Valproic Acid Attenuate Damage of Vaginal Epithelial Cells Caused by C. albicans

To verify whether VPA exerts protective antifungal activity during host cell invasion, interaction of C. albicans with the human epithelial vaginal cell line VK2/E6E7 were performed as described in the method section. C. albicans-mediated damage of VK2/E6E7 cells were quantified based on the LDH release. Two different concentrations of VPA (7.8 and 78 μg/ml) corresponding to the MIC and 10x MIC for C. albicans SC5314 strain were used. In accordance with our in vitro data, the VPA had no significant protective effect at pH 7 (Figure 2). At pH 5, 7.8, and 78 μg/ml of VPA prevented 55 and 100% of VK2/E6E7 damage, respectively, as compared to the control. Intermediate protective activity was perceived at pH 6 where 28 and 52% damage reduction was obtained with 7.8 and 78 μg/ml of VPA, respectively. In support of in vitro data, these results demonstrate that VPA confers a protective antifungal activity during the invasion of vaginal epithelial cells.


Figure 2. Valproic acid attenuate damage of vaginal epithelial cells caused by C. albicans. Damage of human epithelial vaginal cell line VK2/E6E7 infected by C. albicans SC5314 strain was assessed using LDH release assay. For each pH, cell damage was calculated as percentage of LDH activity of VPA-treated experiment relatively to that of the control experiment (C. albicans invading VK2/E6E7 cells in the absence of VPA). Results are the mean of three independent replicates.

VPA Acts Synergistically with Terbinafine in Both Susceptible and Resistant Strains

Different standard antifungals used against C. albicans and other human fungal pathogens were screened to identify drugs that could potentiate the anti-Candida activity of VPA. Interactions of VPA with other 11 antifungal agents including azoles (Fluconazole, Voriconazole, Itraconazole, clotrimazole, Terconazole, and Miconazole), polyenes (Amphothericin B and Nystatin), echinocandins (Caspofungin and Micafungin), and the allylamine, Terbinafine were tested. Based on the appreciation of the FIC index in the clinical strain SC5314, VPA was found to exhibit an apparent synergistic interaction with terbinafine (Table 2; FIC index < 0.5). VPA-terbinafine combinations were also synergistic in azole and echinocandin resistant clinical strains (Table 2).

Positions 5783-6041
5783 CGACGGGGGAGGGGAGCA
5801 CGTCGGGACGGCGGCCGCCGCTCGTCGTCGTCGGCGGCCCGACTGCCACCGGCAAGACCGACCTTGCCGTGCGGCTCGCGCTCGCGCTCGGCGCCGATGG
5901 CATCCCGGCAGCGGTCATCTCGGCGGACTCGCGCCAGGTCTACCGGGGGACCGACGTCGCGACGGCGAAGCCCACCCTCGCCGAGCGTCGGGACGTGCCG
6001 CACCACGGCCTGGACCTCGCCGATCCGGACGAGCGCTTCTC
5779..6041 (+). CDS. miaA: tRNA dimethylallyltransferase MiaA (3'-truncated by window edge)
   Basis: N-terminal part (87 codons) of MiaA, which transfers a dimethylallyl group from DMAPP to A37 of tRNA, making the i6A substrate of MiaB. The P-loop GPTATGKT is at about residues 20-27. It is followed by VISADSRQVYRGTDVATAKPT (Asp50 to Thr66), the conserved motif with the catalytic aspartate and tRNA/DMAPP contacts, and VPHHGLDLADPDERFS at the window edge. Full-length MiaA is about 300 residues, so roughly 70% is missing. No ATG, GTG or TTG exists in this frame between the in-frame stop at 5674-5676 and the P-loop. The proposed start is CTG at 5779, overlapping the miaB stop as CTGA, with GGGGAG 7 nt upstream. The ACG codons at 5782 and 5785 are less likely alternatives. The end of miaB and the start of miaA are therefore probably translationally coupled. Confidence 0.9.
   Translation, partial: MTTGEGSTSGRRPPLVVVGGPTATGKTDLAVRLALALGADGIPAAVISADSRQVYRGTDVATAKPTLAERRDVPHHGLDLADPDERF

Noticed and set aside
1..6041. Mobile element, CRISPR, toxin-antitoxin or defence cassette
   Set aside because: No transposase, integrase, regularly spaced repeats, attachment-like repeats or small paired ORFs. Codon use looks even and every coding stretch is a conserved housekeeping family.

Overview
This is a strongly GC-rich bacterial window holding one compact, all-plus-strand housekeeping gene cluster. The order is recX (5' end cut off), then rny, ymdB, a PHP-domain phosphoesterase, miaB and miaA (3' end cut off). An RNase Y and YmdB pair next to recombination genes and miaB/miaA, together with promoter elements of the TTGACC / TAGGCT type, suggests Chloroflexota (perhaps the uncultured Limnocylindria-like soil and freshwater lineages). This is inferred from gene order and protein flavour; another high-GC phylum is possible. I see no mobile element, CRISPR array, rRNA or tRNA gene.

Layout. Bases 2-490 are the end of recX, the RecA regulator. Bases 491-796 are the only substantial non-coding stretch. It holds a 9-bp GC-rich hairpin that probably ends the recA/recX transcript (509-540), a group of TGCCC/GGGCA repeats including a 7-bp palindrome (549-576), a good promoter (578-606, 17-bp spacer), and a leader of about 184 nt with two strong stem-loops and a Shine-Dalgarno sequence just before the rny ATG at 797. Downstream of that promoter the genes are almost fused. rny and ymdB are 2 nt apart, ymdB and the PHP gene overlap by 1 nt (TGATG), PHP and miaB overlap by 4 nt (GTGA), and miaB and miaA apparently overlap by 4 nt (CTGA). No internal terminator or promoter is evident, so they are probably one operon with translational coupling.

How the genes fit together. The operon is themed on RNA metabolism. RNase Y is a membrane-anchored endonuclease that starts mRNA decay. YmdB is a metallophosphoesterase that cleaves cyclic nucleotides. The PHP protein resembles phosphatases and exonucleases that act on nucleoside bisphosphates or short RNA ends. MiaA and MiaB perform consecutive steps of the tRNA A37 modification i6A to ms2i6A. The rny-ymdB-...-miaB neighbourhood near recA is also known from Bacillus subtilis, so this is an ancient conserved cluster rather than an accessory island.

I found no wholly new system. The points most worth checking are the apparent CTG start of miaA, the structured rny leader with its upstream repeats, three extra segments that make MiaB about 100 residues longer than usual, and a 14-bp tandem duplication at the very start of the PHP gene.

Table 2. Synergistic interaction of valproic acid with the allylamine antifungal, terbinafine on sensitive, and azole- and echinocandin-resistant strains.

VPA Inhibits Biofilm Formation in Both Susceptible and Resistant Strains

The effect of VPA on biofilm formation was evaluated using the metabolic colorimetric assay based on the reduction of XTT at acidic and neutral pHs. At neutral pH, no VPA anti-biofilm activity was noticed of all tested concentrations for the C. albicans SC5314 reference strain (not shown). In contrast, at pH 4.5, biofilm inhibition was apparent at 1.44 μg/ml of VPA with ~5% of inhibition as compared to the control (Figure 3). The MIC of VPA on the SC5314 strain was evaluated at 7.2 μg/ml. The effect of VPA on biofilm formation was also tested in two azole-resistant strains (S2 and F5) with different resistance mechanisms in addition to two echinocandin-resistant isolates (DPL-1008 and DPL-1010). As for the SC5314 sensitive strain, the four resistant strains exhibited a clear reduction in metabolic activity at 1.44 μg/ml of VPA (Figure 3). The MIC values for the azole-resistant strains were similar (2.88 μg/ml VPA) and slightly decreased as compared to the SC5314 susceptible strain. The two echinocandin-resistant strains DPL-1008 and DPL-1010 were highly sensitive to VPA as compared to other strains and their MIC was noticed at 1.44 μg/ml of VPA. These results demonstrate that, in addition to its antifungal activity on planktonic cells, VPA is also active on sessile forms of C. albicans at acidic pH.


Figure 3. Anti-biofilm activity of valproic acid. The effect of VPA on biofilm formation was evaluated using the metabolic colorimetric assay based on the reduction of XTT at pH4. Sensitive (SC5314) and azole- (S2 and F5), and echinocandin-resistant (DPL-1008 and DPL-1010) C. albicans strains were tested. Results represent growth inhibition (%) and are the mean of at least three independent replicates.

Mutants Defective in Vacuolar Functions Are Hypersensitive to VPA